June 4, 2020 - The good news: The LevFin market has returned. The less good news: Much of the action is in bonds, not loans. The bad news: It’s a long way to normalcy. Below we discuss today’s trends, as well as what may lie ahead.

First, the volumes. As the COW demonstrates, both loan and high yield bond activity has returned, but bond issuance is magnitudes higher. In March, loan volume dropped to zero and HY bond issuance to $4 billion, according to S&P/LCD. In the two months since, bonds have seen $80 billion of issuance; loan activity has limped out of the gate at $22 billion.  Many bonds seem like relatively clear replacements for loans: A number have five year tenors and two year non-calls, while over one-third of May deals were secured. (And creatively so! According to Covenant Review, one company pledged several islands in the Bahamas!) As Refinitiv noted, the shift to high-yield was largely driven by investor demand; since early April, HY bond mutual fund inflows totaled more than $28 billion.  In the same period, loan flow numbers were a negative $3 billion, according to Refinitiv and Lipper. (Both numbers reflect weekly reporters only.) And while CLO issuance technically topped $5 billion in May, a number of deals were print-and-sprints or cleared existing warehouses, thus adding modestly to actual loan demand.

Barclays expects these loan and bond volume trends to continue. In early May, they revisited their HY bond issuance and loan origination forecasts.  HY bond issuance is expected in the $290-310 billion context, up from previous estimates of $240-260 billion.  The higher volumes will be driven by refinancings (as companies look to manage both bond and loan maturities) and general corporate purpose (“GCP”) funding (to meet free cash flow needs in a challenging Covid-19 environment).  In contrast, Barclays is forecasting $210-230 billion of leveraged (institutional) loan origination, down from previous estimates of $300-320 billion. The decline is due to: 1) a sharp drop in M&A/LBO/dividend activity and 2) lower refinancing activity as opportunistic refis decline and many necessary ones move to the friendlier high yield market. That said, GCP activity also may increase in loans as companies look to bridge negative cash flows until the world reopens.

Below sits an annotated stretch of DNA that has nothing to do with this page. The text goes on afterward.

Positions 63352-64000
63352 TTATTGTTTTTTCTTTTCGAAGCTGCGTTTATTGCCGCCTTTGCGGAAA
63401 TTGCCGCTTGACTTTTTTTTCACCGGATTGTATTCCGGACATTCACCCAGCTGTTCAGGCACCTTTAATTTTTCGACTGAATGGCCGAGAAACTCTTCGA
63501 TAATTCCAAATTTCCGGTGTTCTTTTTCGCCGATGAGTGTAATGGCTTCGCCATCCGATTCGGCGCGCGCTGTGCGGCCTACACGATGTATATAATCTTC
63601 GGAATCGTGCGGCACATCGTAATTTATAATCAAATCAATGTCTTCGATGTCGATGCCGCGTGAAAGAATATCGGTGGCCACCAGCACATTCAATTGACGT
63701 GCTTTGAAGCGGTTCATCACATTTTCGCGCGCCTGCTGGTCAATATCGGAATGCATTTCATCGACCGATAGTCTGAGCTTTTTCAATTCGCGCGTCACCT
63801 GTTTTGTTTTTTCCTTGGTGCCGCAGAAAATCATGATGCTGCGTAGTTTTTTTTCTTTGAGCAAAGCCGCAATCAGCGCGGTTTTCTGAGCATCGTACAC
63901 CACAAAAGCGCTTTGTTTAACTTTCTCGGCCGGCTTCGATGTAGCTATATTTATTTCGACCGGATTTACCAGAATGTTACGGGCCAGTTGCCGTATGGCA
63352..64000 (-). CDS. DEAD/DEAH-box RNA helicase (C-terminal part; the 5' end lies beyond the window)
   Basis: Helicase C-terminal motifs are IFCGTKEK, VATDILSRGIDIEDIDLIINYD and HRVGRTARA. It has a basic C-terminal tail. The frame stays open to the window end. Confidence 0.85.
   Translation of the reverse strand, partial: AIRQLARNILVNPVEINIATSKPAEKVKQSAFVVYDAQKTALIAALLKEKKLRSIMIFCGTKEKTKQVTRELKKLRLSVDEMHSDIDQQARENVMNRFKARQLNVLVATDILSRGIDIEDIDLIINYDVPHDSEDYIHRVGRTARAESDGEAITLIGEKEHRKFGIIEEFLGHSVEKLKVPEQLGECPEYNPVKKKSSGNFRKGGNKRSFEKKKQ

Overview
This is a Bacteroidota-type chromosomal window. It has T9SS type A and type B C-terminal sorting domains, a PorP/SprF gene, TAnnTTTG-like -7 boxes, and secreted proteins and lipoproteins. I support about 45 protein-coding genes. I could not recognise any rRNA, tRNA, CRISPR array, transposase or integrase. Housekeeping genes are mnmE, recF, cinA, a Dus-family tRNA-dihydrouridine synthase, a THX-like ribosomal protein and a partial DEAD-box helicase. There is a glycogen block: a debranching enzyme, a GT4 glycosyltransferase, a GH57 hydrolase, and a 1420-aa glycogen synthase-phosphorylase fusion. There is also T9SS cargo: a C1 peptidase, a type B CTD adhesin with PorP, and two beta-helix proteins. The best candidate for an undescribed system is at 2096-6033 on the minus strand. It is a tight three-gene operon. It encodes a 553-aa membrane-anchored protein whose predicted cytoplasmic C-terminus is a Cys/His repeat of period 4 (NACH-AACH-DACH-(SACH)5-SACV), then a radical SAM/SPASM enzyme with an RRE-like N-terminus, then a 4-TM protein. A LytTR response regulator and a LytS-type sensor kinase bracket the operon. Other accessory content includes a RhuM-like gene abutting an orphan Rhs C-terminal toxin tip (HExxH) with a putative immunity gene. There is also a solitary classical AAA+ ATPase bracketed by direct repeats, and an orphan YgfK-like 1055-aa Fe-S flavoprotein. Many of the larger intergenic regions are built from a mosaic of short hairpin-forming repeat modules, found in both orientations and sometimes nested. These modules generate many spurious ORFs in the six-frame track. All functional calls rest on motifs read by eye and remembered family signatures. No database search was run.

While lending was dwarfed by bond issuance, the loan market did reopen and normalize somewhat. LevFinInsights heralded the return of “regular-way” loans with Next Gen “Zone Charts”.  LFI tracked 10 “regular-way”, e.g., not rescue financings, in May, up from four in April. As the market stabilized and regular(ish) deals returned, terms turned slightly in the direction of normalcy. As LFI’s first chart demonstrates, after witnessing very high spreads (LIB+619) and tighter doc scores (2.88) in April, terms eased a bit in May. Average spreads tightened to a mere 589 bps, while doc scores loosened to 3.38. Of course, while loan terms are trending slightly toward normalcy, it’s going to be a long time getting there.  S&P/LCD reported that one-third – or more than 430 – of S&P/LSTA Index loans were downgraded  since the beginning of March. And while default rates aren’t terrible right now – 3.14% – they probably aren’t going to stay there.  Fitch suggests 5-6% default rates by year end. Meanwhile, S&P breaks out its March 2021 speculative grade default forecasts (including HY bonds) into a benign scenario (6% default rate), base forecast (12.5%) and pessimistic forecast (15.5%). So, whatever way one cuts it, it’s probably a long road back.

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